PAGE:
My girlfriend's grandmother has passed away. It was an emotional affair and the days have been rough but filled with love. I need some rest, and I need to give praise to Hermes Psychopompos. Psychopompos (ψυχοπομπός) literally means the "guide of souls". Psycholompoi escort newly deceased souls from Earth to the afterlife. Their role is not to judge the deceased, but simply to provide safe passage. In Hellenic mythology, Hermes and Hekate are both Psycholompoi.

"Hermes Kyllenios (of Mt Kyllene) began to summon the suitors' ghosts [at dawn's first light]; he held in his hand the golden rod that he uses to lull men's eyes asleep when he so wills, or again to wake others from their slumber; with this he roused them and led them on, and they followed him, thinly gibbering. As in a recess of some eerie cave a chain of bats may be hanging downwards from the rock, but one of them drops from the clinging cluster and then all the rest flit squeaking round, so did these ghosts travel on together squeaking, while easeful Hermes led them down through the ways of dankness. They passed the streams of Okeanos, the White Rock (leukas petre), the Gates of the Sun (pylai helion) and the Land of Dreams (demos oneiron), and soon they came to the Field of Asphodel (leimon asphodelon) where the souls (psykhai), the phantoms of the dead (eidola) have their habitation . . .

Hermes the Radiant One (Argeiphontes) drew near [to the gathering of the ghosts of heroes], leading down the souls of the suitors who had fallen by Odysseus' hand. Amazed to see this, the two heroes [Akhilleus and Agamemnon] moved straight towards them [and queried the newly arrived shades]."
-- Homeros, Odysseia 24. 1 & 99

"Zeus himself . . . commanded that glorious Hermes . . . only should be the appointed messenger to Haides, who, though he takes no gift, shall give him no mean prize [perhaps meaning that, in return, Haides and Persephone send grass up from the earth for the grazing of herds]."
-- Homeric Hymn 4 to Hermes

"It is said that after death, the tutelary genius (daimon) of each person, to whom he had been allotted in life, leads him to a place where the dead are gathered together [i.e. the daimon guide is Plato's equivalent of Hermes, Guide of the Dead]; then they are judged [i.e. by the Judges of the Dead] and depart to the other world with the guide whose task it is to conduct thither those who come from this world [i.e. the spirit Iakkhos]; and when they have there received their due and remained through the time appointed, another guide [probably Dionysos] brings them back after many long periods of time [i.e. they are reincarnated].

And the journey is not as Telephos says in the play of Aiskhylos; for he says a simple path leads to Haides (the lower world), but I think the path is neither simple nor single, for if it were, there would be no need of guides, since no one could miss the way to any place if there were only one road. But really there seem to be many forks of the road and many windings; this I infer from the rites and ceremonies practiced here on earth [i.e. the Mystery cults]. Now the orderly and wise soul follows its guide and understands its circumstances; but the soul that is desirous of the body, as I said before, flits about it, and in the visible world for a long time [i.e. as a haunting ghost], and after much resistance and many sufferings is led away with violence and with difficulty by its appointed genius (daimon)." [N.B. "led away with violence" cf. the story of the runaway ghost Sisyphos and Hermes.]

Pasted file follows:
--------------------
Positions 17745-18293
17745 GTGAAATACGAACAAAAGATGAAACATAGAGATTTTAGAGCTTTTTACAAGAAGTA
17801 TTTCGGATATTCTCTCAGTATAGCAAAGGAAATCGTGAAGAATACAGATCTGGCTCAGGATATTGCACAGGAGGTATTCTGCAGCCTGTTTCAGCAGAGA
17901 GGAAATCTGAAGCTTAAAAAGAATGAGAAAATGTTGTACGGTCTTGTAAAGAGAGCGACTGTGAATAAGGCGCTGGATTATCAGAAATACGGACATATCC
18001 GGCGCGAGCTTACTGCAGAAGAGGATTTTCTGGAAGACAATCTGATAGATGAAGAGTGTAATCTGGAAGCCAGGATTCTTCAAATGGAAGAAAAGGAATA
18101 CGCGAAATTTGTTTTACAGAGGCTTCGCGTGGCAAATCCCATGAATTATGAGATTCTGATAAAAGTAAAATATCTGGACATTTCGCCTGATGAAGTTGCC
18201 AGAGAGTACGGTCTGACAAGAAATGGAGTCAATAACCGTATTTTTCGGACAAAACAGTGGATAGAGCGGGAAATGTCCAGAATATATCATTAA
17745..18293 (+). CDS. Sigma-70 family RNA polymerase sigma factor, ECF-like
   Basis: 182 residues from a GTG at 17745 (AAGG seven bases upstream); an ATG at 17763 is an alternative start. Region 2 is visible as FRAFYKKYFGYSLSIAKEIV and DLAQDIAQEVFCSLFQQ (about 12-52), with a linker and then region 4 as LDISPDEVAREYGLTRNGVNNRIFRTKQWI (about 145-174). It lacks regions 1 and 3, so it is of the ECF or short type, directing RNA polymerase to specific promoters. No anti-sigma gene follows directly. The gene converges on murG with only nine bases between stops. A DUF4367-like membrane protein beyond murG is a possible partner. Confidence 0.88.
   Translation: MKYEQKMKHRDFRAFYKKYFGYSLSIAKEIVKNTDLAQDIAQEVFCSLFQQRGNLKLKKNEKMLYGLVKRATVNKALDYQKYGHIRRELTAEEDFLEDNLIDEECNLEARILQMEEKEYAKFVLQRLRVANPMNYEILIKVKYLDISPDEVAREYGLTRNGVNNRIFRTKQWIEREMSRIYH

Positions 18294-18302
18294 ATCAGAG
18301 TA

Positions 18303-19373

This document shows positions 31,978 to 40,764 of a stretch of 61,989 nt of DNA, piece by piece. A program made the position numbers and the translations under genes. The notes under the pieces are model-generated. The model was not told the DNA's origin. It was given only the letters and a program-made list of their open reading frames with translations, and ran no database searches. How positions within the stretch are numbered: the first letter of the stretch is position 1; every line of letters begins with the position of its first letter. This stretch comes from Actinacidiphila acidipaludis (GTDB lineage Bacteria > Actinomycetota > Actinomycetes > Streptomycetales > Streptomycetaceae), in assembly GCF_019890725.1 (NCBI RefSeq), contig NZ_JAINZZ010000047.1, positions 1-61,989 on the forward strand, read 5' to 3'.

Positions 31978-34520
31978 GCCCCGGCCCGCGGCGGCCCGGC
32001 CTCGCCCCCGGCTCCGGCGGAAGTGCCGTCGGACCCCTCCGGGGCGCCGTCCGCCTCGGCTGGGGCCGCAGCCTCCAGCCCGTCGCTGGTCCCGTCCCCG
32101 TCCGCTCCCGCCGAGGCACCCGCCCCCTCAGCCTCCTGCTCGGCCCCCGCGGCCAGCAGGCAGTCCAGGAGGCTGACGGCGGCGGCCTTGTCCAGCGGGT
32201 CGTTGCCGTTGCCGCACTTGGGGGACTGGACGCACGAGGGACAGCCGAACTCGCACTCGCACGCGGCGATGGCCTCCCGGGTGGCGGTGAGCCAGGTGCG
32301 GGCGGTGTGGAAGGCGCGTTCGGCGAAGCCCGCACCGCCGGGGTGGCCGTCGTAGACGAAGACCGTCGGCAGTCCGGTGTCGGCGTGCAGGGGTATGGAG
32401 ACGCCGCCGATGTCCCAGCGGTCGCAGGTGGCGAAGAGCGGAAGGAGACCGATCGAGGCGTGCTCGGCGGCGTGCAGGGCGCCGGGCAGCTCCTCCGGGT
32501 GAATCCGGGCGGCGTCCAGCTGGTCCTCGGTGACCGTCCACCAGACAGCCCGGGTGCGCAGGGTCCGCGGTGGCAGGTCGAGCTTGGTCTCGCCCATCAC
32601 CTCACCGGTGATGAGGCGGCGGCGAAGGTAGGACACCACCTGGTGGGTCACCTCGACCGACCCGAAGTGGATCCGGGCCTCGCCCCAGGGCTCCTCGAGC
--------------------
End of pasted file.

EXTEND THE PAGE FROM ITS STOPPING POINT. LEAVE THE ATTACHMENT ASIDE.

-- Plato, Phaedo 107c

"Now when the dead have come to the place where each is led by his genius (daimon) [i.e. by Plato's equivalent of Hermes, Guide of the Dead], first they are judged and sentenced [i.e. by the Judges of the Dead], as they have lived well and piously, or not. And those who are found to have lived neither well nor ill, go to the Akheron and, embarking upon vessels provided for them [i.e. the equivalent of Kharon's skiff], arrive in them at the lake; there they dwell and are purified [i.e. by the equivalent of the Erinyes], and if they have done any wrong they are absolved by paying the penalty for their wrong doings, and for their good deeds they receive rewards, each according to his merits."
-- Plato, Phaedo 112e

"Hermes, I call, whom fate decrees to dwell near to Kokytos, the famed stream of Haides, and in necessity's (ananke) dread path, whose bourn to none that reach it ever permits return. O Bakkheios Hermes, progeny divine of Dionysos, parent of the vine, and of celestial Aphrodite, Paphian queen, dark-eyelashed Goddess, of a lovely mien: who constant wanderest through the sacred seats where Haides' dread empress, Persephone, retreats; to wretched souls the leader of the way, when fate decrees, to regions void of day. Thine is the wand which causes sleep to fly, or lulls to slumberous rest the weary eye; for Persephone, through Tartaros dark and wide, gave thee for ever flowing souls to guide. Come, blessed power, the sacrifice attend, and grant thy mystics' works a happy end."
-- Orphic Hymn 57 to Khthonian Hermes